What can only be described as one of the most powerful secular trends of all time, the global push to greater utilization of cleaner renewable sources of energy is gaining momentum, despite Trump quitting the Paris Agreement on global warming. Even China, which, in the past, has substantially relied on heavily polluting sources of energy, such as coal-fired electricity, has aggressively moved to improve air quality in its cities and transition to cleaner sources of energy.
China isn’t the only developing nation focused on increasing the share of its energy needs produced by renewables. Latin American countries, including Colombia and Brazil, are focused on expanding the role of hydroelectricity to meet their power needs. Even in Canada, a number of provinces as well as the Federal Government have or are in the process of implementing policies aimed at transitioning electricity production to cleaner renewable sources of power.
There is already a shortage of power infrastructure globally, especially in many developing nations, where population growth and economic expansion is outstripping the ability of the national power grid to provide sufficient electricity. That is being magnified by the push to reduce reliance on fossil fuels and remove thermal coal from the global energy mix. This has been formally accepted in the framework of the Paris Agreement on climate change, which seeks to limit the global temperature increase to well below two degrees Celsius, above pre-industrial levels.
This isn’t the only factor increasing the popularity of renewable energy. Costs in recent years have fallen significantly, and now renewable electricity is competitive with other forms of power generation.
According to research from asset manager Lazard, the unsubsidized, levelized cost of production for wind, solar, and hydro is cheaper than coal-fired or nuclear power generation per megawatt hour produced.
Importantly, while solar and wind lack the ability to provide a steady source of base-load power because of their intermittent nature, hydro is capable of doing so, and it is here where Brookfield Renewable stands out. This is because the majority of the partnership’s electricity output comes from hydro.
It wasn’t only improved water levels, notably in North America, that were responsible for the partnership’s solid first-quarter 2018 performance; it has also engaged in a range of strategies to protect earnings and boosting profitability. Key among these is the majority of its revenue is derived from inflation-linked power contracts. In Brazil alone, which is responsible for producing almost a fifth of the partnership’s electricity, average realized pricing for the quarter rose by 6% year over year, and that trend should continue for the foreseeable future.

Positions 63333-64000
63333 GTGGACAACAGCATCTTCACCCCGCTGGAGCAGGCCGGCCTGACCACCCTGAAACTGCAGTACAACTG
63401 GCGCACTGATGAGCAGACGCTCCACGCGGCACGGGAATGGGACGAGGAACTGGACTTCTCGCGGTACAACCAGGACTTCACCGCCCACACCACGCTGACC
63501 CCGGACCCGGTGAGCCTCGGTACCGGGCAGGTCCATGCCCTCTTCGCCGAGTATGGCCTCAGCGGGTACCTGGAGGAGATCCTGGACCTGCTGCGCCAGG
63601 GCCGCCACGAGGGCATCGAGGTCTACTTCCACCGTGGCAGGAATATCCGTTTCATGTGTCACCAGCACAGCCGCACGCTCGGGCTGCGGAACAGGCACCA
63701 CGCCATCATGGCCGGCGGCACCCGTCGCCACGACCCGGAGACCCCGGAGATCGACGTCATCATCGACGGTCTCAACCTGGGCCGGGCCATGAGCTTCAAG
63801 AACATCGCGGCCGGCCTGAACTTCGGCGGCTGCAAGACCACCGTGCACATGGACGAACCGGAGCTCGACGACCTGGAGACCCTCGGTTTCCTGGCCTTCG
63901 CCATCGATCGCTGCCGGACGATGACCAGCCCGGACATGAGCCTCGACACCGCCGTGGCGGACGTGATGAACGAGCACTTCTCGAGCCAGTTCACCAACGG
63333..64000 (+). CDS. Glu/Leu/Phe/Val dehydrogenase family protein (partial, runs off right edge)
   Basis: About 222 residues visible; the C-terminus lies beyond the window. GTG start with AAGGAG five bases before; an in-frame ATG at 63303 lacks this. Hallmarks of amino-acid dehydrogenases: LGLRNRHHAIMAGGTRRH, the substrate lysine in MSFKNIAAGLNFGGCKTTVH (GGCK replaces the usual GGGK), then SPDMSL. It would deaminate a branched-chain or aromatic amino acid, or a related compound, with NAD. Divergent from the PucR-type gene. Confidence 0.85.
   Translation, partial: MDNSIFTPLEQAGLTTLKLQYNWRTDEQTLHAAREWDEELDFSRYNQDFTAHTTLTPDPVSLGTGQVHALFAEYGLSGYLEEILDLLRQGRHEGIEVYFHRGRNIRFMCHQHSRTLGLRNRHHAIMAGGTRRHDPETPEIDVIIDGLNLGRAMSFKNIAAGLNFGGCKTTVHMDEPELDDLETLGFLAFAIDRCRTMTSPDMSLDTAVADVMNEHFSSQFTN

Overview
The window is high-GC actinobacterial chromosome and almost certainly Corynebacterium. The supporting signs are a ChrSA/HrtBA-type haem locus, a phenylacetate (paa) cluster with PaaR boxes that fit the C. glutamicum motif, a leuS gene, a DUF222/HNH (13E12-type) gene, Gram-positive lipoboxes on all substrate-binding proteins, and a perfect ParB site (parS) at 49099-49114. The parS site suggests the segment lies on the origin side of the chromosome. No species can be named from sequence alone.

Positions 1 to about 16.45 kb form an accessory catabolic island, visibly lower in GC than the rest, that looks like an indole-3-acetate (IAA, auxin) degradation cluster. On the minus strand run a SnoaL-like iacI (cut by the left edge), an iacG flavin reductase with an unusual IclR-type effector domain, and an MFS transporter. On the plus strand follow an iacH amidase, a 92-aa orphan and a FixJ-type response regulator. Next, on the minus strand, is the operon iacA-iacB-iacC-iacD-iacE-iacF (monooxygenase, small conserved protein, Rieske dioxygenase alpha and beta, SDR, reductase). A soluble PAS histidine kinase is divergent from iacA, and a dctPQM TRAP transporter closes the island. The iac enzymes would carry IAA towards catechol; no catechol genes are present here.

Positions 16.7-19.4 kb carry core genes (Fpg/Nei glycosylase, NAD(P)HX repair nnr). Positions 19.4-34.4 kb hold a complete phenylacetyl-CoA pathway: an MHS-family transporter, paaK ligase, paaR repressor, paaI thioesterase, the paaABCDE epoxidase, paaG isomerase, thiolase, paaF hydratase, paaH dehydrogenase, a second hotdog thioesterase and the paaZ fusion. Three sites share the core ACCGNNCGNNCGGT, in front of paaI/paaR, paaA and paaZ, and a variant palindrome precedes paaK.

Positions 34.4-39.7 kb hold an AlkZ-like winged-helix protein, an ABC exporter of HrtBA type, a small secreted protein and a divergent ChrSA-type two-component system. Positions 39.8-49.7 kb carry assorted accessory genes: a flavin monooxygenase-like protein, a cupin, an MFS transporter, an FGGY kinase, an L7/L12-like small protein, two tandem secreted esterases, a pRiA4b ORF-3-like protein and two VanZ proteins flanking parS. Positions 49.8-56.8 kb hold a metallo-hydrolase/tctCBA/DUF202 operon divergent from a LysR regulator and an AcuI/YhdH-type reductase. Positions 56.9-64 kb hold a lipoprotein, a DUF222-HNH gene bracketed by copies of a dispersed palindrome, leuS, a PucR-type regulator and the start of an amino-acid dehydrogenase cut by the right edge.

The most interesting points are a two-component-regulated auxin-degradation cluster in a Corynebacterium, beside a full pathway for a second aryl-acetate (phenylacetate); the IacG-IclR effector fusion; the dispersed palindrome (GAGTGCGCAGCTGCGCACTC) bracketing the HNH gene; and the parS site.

You see, Brazil is emerging from what has been described as its worse economic slump in over a century, and there is a direct link between higher rates of GDP growth and demand for electricity. For 2018, Brazil’s GDP is predicted to expand by up to 3%, or triple 2017 GDP growth, and analysts expect the rate of economic growth to rise even further in 2019 and 2020. That will give demand for electricity, and hence prices, a healthy lift, boding well for further earnings growth for Brookfield Renewable.
While an economic environment where interest rates are rising is bad news for most utilities, higher rates will have little impact on Brookfield Renewable. The partnership raised US$1.5 billion during the first quarter and was able to reduce the average cost of its non-recourse debt to 5.8%. Furthermore, the majority of its projects and acquisitions have been financed using long-term fixed-rate debt, thereby significantly reducing the impact of higher interest rates on investment returns.
The secular trend to renewable sources of energy and a push by governments globally to reduce pollution bodes well for Brookfield Renewable and will act as a powerful tailwind for growth. When coupled with greater electricity generation and initiatives aimed at reducing costs, there is a long growth runway ahead for the partnership. While investors wait for that to translate into a higher share price, they will be rewarded by its sustainable distribution, which yields a juicy 5%.
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Fool contributor Matt Smith has no position in any stocks mentioned. Brookfield Renewable Partners is a recommendation of Dividend Investor Canada.